Wednesday, 30 November 2011

Square One: Probably a Good Place to Start...

So I was asked to write a blog.

At the time I thought “yeah, sure, no sweat”. 

It’s taken me a whole week to sit down and find the courage to formulate something, anything, that’s vaguely of interest to those who stumble upon my humble contribution to the seemingly endless empire of bloggers and their blogging. 

Amongst all my 'umming' and 'arring' over what to write, I had to ask myself, "what exactly is a blog?" According to that ever trusty source, Wikipedia (don’t deny that you have at some point  been tempted to reference it) a blog is an amalgamation of the words web and log. Apparently, a good blog is regularly updated and interacts with its audience. Traditionally blogs were intended for personal commentary on any Tom, Dick or Harry, and were largely written for entertainment purposes.

And I thought my days of GCSE creative writing were behind me...

After an initial moment of panic, I did however, realise that there are no rules to blogging and that I was free to write what I wanted. 

Great. I was back to square one. Then it occurred to me; square one is probably a good place to start. So please, let me introduce myself and somehow tell you how I came about writing this drivvle...I mean interactive web log. 

So I guess I’m Non Stanford. 

Yes,’Non’. No it’s not short for anything. Yes I’m 100% positive but thank you for inquiring.

I was born and bred in the sunny metropolis that is South Wales. Hence the name. Growing up it was always mum, dad, my older brother Rhodri and me. Oh and the rest of the family, honorary aunties and all. It was a fairly normal childhood. I went to school until I was 18, dabbled in cello and ballet, trained 7 days a week from the age of 12...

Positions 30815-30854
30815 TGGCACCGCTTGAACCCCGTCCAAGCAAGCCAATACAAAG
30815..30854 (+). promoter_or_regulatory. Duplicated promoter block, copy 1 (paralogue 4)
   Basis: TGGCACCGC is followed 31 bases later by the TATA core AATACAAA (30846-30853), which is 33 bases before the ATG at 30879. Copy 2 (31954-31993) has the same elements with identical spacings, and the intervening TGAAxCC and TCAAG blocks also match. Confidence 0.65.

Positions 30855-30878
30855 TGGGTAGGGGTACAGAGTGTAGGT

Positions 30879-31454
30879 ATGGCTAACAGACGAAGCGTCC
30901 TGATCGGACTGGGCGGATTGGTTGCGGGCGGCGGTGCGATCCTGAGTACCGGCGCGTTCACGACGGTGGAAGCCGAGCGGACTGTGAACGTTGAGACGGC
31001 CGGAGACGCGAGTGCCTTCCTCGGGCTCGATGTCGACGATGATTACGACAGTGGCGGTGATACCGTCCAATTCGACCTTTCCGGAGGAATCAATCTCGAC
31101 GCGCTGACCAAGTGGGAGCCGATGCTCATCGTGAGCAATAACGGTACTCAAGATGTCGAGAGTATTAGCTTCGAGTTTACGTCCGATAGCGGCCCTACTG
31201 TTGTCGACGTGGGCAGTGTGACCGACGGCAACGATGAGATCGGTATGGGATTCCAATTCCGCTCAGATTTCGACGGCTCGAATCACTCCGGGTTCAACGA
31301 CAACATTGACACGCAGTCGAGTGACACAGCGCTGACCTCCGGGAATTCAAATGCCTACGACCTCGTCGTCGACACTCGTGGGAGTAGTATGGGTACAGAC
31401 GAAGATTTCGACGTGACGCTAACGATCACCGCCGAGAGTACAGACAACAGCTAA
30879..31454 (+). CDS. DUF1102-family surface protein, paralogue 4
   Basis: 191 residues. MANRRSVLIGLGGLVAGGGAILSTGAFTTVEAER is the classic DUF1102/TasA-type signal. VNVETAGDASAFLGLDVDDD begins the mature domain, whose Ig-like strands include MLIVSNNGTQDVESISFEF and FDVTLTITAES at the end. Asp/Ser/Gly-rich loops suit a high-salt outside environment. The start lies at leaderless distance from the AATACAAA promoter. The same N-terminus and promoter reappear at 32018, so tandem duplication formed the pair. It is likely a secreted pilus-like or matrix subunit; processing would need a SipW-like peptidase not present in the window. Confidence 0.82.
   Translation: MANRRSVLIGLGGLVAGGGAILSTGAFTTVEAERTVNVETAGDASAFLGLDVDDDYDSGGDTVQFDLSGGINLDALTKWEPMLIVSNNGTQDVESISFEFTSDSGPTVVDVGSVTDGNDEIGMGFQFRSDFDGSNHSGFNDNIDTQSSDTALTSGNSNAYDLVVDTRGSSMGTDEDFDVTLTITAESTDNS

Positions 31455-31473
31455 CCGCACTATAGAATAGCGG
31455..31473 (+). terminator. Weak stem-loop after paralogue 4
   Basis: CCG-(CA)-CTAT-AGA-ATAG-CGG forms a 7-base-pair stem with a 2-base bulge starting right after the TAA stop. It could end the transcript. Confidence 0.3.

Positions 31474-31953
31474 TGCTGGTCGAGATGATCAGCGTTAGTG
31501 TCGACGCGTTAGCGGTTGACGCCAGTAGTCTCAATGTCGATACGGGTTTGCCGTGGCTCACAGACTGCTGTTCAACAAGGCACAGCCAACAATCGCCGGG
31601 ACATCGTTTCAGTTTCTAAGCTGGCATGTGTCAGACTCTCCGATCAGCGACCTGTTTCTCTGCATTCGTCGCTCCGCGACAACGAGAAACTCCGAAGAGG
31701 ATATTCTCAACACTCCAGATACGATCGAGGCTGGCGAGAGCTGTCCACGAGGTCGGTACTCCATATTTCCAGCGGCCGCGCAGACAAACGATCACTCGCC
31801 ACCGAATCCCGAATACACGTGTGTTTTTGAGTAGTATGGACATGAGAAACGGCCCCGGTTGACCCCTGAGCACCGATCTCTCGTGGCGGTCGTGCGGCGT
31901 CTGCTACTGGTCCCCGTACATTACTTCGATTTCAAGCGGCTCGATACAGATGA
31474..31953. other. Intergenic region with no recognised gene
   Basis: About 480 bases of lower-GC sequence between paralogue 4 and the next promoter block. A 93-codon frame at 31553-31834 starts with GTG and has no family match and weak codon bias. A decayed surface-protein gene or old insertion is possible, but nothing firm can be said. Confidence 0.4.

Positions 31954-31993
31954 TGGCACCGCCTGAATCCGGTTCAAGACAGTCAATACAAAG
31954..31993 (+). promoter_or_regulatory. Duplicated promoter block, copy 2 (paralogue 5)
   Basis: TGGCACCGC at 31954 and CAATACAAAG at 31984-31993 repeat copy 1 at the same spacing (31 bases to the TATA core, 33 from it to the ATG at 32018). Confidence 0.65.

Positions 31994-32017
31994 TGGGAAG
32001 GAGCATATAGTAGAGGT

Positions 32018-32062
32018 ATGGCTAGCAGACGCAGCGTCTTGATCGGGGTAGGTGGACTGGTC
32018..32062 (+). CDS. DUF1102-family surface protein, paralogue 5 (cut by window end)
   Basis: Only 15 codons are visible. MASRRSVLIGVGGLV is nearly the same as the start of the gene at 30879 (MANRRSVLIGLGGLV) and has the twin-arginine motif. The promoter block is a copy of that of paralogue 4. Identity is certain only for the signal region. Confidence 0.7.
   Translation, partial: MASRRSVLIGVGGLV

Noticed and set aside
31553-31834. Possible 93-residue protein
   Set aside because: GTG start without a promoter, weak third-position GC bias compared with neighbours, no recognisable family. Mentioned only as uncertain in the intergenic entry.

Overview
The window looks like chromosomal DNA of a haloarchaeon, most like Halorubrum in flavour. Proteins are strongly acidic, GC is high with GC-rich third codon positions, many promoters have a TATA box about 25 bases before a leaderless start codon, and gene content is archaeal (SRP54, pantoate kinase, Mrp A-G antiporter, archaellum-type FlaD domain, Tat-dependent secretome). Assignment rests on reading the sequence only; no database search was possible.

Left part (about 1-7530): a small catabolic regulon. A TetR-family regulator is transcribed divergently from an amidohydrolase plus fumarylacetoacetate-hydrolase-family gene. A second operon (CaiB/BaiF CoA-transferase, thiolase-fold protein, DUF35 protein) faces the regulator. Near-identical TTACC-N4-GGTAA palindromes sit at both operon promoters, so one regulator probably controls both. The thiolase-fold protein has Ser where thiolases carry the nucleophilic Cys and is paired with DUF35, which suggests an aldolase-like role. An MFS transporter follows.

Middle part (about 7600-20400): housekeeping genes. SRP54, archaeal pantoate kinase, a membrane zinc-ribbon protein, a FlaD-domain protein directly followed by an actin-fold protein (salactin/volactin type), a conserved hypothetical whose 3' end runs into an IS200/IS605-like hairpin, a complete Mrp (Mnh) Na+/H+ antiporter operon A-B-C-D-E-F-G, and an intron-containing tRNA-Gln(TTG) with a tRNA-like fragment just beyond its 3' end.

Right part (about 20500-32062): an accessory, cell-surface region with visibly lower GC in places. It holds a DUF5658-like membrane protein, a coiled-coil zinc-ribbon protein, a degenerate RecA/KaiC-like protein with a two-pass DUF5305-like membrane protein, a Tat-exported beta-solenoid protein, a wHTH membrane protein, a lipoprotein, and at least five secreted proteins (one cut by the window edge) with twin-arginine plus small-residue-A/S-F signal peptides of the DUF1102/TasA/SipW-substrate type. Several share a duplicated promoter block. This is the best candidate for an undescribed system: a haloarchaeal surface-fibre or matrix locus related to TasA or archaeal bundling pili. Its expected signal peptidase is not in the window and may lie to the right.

OK so I probably wasn’t as normal as I like to think. From as young as I can remember I’ve had a passion for sport. At the tender age of 9 I asked my mum if I would ever make an Olympic Gymnast. She said no. A bit harsh maybe, but let’s be honest in the long run she probably saved me a lot of wasted time and disappointment.

So next, hungry in my pursuit of Olympic glory, I thought I’d try swimming. Why I couldn’t tell you. I was definitely the kid drowning mid lesson a few years earlier. I think the teacher was ecstatic when I got my 10m badge.  But swimming it was, so dutifully my parents took me along to the local club. I actually wasn’t too bad. After a few years of ploughing up and down a concrete basin I scraped my way into the Welsh Talent ID squad and finished 9th in my age group at the British Nationals. 

In the mean time I made the big step to secondary school. As the novel sporty kid I was roped into the cross country team. Turns out I should have stayed on dry land all along. I loved running and was luckily pretty damn good at it. By the time I was 16 I had Welsh and British records and titles to my name and according to all sources, was the ‘next big thing’. 

Unfortunately, like most young super stars who are glorified from a silly age, I grew up. And out. And all about. I got injured and disheartened and spent a good 2 years on a physio bed trying to work out how to make it all work again. 

Whilst agonising over the biomechanics of teenage girls, I started studying Sport and Exercsie Science at the University of Birmingham. Probably one of the best decisions I’d made to date. I loved it. I loved my course, my new friends, the big city and my new way of life. I can honestly say that the University of Birmingham, along with the School of Sport and Exercsie Science, shaped my future and made me the person I am today. 

After all it was at University that I started Triathlon. Sorry I think I forgot to mention that. I should probably re introduce myself; 

I’m Non Stanford. Elite Triathlete. And I guess I’m the closest I’ve ever been to fulfilling the dreams of that 9 year old girl...